72 receive a minimum level of compensation on a consistent basis. Accordingly, the Department envisions that in order for employers to be permitted to credit such compensation toward the weekly salary requirement employees would need to receive the bonus payments monthly or more frequently. For similar reasons, the Department is not considering permitting employers to make a yearly catch-up payment like under the HCE exemption. With these parameters in mind, the Department seeks comments on whether it should modify the standard exemption for executive, administrative, and professional employees to permit nondiscretionary bonuses and incentive payments to count toward partial satisfaction of the salary level test. The Department seeks information on what industries commonly have pay arrangements that include nondiscretionary bonuses and incentive payments, what types of employees typically earn nondiscretionary bonuses and incentive payments, the types of nondiscretionary compensation employees receive, and to what extent including nondiscretionary bonuses and incentive payments as part of the salary level would advance or hinder that test s ability to serve as a dividing line between exempt and nonexempt employees. The Department also seeks comments on whether payment on a monthly basis is the appropriate interval for such nondiscretionary compensation that will be credited toward the weekly salary requirement, and whether 10 percent is the appropriate limit on the amount of the salary requirement that can be satisfied by nondiscretionary bonuses and incentive payments (with the remaining 90 percent paid on a salary or fee basis in accordance with the regulations). Consistent with the rule for highly compensated employees (which counts nondiscretionary bonuses toward the total annual compensation requirement), the Department is not considering expanding the salary level test calculation to include discretionary bonuses. The Department is also not considering changing the exclusion of board, lodging, or other facilities from the salary 72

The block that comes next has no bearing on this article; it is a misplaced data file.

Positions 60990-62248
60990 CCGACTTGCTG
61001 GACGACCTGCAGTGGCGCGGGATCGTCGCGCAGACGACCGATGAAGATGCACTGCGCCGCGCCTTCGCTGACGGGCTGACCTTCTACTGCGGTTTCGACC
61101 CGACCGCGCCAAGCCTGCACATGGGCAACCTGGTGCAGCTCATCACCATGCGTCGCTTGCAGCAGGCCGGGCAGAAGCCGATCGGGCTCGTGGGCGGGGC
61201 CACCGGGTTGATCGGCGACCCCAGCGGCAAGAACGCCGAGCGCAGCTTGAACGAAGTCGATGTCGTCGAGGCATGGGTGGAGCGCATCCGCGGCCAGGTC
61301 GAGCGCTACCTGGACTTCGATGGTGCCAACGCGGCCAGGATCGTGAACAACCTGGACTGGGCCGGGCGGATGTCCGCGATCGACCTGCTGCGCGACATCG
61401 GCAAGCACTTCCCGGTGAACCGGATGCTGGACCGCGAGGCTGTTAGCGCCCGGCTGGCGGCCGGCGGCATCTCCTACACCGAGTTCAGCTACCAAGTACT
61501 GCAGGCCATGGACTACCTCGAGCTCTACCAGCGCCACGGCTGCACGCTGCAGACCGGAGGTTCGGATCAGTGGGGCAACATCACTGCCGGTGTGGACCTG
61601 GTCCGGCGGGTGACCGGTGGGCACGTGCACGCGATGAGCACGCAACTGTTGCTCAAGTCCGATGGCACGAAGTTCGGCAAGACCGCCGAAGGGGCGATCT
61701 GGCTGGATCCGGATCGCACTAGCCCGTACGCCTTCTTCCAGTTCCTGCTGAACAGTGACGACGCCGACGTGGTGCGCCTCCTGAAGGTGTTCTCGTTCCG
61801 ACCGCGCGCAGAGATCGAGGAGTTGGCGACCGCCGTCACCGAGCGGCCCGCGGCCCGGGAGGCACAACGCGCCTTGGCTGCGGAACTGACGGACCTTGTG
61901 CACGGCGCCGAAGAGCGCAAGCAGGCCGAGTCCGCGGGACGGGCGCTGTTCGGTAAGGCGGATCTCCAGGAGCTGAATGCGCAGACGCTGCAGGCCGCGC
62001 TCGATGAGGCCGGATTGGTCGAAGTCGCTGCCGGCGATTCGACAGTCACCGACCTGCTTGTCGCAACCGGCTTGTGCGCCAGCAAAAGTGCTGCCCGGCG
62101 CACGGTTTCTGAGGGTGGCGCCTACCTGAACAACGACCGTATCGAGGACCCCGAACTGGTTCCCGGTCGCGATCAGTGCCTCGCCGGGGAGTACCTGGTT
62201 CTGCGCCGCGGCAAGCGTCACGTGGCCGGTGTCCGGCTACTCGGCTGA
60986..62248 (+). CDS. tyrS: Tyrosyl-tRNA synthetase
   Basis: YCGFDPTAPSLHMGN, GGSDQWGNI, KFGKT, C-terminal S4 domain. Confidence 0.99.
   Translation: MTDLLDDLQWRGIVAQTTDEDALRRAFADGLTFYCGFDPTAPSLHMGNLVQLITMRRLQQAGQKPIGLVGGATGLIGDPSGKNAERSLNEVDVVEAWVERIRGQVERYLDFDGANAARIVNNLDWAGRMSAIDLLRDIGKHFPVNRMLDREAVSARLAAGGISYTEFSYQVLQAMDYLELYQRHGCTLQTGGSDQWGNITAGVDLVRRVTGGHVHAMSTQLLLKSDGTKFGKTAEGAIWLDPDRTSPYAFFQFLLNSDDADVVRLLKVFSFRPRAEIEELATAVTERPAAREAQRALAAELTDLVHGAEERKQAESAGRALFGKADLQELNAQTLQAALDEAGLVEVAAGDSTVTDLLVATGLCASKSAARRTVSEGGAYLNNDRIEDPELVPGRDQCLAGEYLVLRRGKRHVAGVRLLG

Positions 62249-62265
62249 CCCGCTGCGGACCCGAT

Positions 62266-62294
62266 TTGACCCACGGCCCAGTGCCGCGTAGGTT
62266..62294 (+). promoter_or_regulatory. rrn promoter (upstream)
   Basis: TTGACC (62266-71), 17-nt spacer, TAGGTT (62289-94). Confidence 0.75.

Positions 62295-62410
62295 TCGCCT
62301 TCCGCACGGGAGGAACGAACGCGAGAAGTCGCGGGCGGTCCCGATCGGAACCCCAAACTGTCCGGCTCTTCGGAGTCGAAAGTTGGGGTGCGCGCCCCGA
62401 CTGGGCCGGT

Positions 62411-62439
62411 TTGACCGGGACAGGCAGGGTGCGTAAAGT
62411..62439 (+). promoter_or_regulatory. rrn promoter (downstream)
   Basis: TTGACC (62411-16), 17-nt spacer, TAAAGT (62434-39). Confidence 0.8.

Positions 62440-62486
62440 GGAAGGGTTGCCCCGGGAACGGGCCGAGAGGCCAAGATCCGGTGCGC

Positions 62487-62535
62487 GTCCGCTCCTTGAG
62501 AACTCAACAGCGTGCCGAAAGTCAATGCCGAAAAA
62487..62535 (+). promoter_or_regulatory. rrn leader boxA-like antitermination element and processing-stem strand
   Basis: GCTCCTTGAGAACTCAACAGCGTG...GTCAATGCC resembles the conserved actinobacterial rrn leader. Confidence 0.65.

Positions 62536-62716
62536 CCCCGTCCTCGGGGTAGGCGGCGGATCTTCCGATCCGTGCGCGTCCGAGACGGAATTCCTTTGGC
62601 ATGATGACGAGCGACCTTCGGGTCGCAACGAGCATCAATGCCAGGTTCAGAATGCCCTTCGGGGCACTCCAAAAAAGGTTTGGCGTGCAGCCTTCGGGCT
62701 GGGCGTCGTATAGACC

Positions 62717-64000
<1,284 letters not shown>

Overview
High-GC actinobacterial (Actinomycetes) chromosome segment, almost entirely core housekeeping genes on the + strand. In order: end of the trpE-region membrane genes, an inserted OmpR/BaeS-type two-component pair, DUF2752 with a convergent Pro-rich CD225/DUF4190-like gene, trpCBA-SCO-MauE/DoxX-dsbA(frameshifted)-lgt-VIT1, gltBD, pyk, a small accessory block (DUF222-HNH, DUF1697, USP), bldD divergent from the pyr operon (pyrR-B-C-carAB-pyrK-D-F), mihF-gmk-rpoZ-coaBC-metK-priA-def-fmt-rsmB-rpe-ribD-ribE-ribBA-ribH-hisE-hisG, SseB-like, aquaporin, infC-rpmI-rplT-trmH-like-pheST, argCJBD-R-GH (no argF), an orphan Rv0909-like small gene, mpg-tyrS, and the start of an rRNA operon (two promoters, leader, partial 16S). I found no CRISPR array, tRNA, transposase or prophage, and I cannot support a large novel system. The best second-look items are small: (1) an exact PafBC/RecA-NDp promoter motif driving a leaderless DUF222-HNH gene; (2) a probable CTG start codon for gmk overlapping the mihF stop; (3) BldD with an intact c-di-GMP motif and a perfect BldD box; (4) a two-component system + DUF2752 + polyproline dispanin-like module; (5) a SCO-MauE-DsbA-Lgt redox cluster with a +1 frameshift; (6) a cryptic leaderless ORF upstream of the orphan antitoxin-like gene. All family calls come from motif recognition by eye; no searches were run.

73 calculation, a position that it has held consistently since the salary requirement was first adopted. Similarly, the Department also declines to consider including in the salary requirement payments for medical, disability, or life insurance, or contributions to retirement plans or other fringe benefits. See (b)(1). The Department is also concerned it would be inappropriate to count commissions toward the salary level requirement, as employees who earn commissions are usually sales employees who with the exception of outside sales employees are generally unable to satisfy the standard duties test (which is more stringent than the HCE duties test) for the EAP exemptions. However, the Department seeks comments on the appropriateness of including commissions as part of nondiscretionary bonuses and other incentive payments that could partially satisfy the standard salary level test. D. Highly Compensated Employees In the 2004 Final Rule, the Department created a new highly compensated exemption for EAP employees. Section (a) provides that such employees are exempt if they earn at least $100,000 in total annual compensation and customarily and regularly perform any one or more of the exempt duties or responsibilities of an executive, administrative, or professional employee. Section (b)(1) states that employees must receive at least $455 per week on a salary or fee basis, while the remainder of the total annual compensation may include commissions, nondiscretionary bonuses, and other nondiscretionary compensation. It also clarifies that total annual compensation does not include board, lodging, and other facilities, and does not include payments for medical insurance, life insurance, retirement plans, or other fringe benefits. Pursuant to (b)(2), an employer is permitted to make a final payment (catch-up pay) during the final pay period or within one month after the end of the 52-week period to bring an employee s compensation up to the required level. If an employee does not work for a full year, (b)(3) permits an employer to pay a pro rata portion of the required annual 73